Thomas Kwa

Doing alignment research with Vivek Hebbar's team at MIRI.

Wiki Contributions


FWIW this was basically cached for me, and if I were better at writing and had explained this ~10 times before like I expect Eliezer has, I'd be able to do about as well. So would Nate Soares or Buck or Quintin Pope (just to pick people in 3 different areas of alignment), and Quintin would also have substantive disagreements.

A while ago you wanted a few posts on outer/inner alignment distilled. Is this post a clear explanation of the same concept in your view?

not Nate or a military historian, but to me it seems pretty likely for a ~100 human-years more technologically advanced actor to get decisive strategic advantage over the world.

  • In military history it seems pretty common for some tech advance to cause one side to get a big advantage. This seems to be true today as well with command-and-control and various other capabilities
  • I would guess pure fusion weapons are technologically possible, which means an AI sophisticated enough to design one can get nukes without uranium
  • Currently on the cutting edge, the most advanced actors have large multiples over everyone else in important metrics. This is due to either a few years' lead or better research practices still within the human range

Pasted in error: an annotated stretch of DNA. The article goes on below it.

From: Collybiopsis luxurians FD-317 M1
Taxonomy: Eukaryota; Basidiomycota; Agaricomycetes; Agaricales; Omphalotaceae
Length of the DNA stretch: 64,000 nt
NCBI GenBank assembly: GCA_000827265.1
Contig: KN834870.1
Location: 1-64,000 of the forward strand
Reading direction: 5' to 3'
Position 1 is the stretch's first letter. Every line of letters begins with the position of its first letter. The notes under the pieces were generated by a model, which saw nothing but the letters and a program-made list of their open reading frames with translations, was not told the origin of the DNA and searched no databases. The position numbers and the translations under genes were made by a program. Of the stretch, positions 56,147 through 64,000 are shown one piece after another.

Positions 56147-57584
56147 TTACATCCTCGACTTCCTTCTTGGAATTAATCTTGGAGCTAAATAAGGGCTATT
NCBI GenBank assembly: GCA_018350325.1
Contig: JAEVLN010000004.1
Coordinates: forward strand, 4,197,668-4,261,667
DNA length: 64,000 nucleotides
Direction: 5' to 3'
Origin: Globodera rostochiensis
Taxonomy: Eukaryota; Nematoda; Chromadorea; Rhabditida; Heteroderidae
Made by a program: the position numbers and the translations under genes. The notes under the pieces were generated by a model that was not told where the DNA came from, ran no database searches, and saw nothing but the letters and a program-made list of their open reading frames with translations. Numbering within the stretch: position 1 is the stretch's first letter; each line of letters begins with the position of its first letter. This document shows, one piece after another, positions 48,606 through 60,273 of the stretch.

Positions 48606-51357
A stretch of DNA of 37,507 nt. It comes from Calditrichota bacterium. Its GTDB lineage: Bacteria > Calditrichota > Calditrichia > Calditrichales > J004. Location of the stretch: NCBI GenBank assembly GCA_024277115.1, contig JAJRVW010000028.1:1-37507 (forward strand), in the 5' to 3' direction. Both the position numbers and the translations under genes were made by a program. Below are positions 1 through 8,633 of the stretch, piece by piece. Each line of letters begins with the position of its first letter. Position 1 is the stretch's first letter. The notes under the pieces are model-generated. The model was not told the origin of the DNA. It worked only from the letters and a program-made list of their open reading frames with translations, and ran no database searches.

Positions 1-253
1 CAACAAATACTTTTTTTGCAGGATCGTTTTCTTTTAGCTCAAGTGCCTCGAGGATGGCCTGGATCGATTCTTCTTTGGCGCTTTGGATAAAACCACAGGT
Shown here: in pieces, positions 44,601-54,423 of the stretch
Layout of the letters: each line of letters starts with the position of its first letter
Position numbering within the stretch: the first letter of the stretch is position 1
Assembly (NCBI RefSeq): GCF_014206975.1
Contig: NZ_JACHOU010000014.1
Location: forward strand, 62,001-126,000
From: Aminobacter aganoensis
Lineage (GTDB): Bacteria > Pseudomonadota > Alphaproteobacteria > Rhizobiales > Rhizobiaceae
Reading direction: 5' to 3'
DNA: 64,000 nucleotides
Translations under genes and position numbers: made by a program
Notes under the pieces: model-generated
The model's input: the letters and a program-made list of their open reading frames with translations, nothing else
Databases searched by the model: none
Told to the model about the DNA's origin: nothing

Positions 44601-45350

• SMIC is mass producing the 14nm node whereas Samsung is at 3nm, which is something like 5x better FLOPS/watt
    • algorithmic improvements driven by cognitive labor of ML engineers have caused multiple OOM improvement in value/FLOPS
    • SpaceX gets 10x better cost per ton to orbit than the next cheapest space launch provider, and this is before Starship. Also their internal costs are lower

This seems sufficient for "what failure looks like" scenarios, with faster disempowerment through hard takeoff likely to depend on other pathways like nanotech, social engineering, etc. As for the whole argument against "heavy precedent", I'm not convinced either way and haven't thought about it a ton.

There's a clarification by John here. I heard it was going to be put on Superlinear but unclear if/when.

Why should we expect that True Names useful for research exist in general? It seems like there are reasons why they don't: